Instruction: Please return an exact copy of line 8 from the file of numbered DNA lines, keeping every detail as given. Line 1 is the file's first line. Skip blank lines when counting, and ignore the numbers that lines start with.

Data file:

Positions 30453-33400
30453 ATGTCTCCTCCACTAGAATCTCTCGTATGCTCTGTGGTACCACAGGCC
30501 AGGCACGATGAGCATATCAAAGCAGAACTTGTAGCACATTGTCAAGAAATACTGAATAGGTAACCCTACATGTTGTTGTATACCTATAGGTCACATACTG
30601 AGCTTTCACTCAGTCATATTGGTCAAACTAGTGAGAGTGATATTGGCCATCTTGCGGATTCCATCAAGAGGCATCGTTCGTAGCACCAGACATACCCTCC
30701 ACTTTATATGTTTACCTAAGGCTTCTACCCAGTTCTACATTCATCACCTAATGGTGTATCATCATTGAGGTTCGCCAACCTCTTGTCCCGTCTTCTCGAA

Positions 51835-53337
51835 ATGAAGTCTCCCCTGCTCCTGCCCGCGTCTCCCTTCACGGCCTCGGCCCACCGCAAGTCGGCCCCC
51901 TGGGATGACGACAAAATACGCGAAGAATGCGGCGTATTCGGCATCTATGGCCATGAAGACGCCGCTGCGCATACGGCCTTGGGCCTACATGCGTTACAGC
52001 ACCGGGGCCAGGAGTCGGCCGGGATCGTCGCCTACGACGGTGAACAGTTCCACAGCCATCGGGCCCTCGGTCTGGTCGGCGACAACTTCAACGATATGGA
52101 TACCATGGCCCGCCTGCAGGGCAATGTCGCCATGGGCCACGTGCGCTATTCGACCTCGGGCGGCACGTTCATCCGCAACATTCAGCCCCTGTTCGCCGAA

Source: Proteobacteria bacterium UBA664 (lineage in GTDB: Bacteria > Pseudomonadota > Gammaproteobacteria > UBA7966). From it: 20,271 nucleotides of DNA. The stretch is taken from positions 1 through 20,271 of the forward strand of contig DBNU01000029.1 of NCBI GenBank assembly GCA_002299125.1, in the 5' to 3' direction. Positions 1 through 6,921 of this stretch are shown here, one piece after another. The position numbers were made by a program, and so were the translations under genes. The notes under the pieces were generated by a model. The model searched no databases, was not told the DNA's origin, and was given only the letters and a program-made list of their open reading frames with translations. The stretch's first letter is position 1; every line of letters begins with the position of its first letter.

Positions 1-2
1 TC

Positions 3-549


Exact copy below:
51901 TGGGATGACGACAAAATACGCGAAGAATGCGGCGTATTCGGCATCTATGGCCATGAAGACGCCGCTGCGCATACGGCCTTGGGCCTACATGCGTTACAGC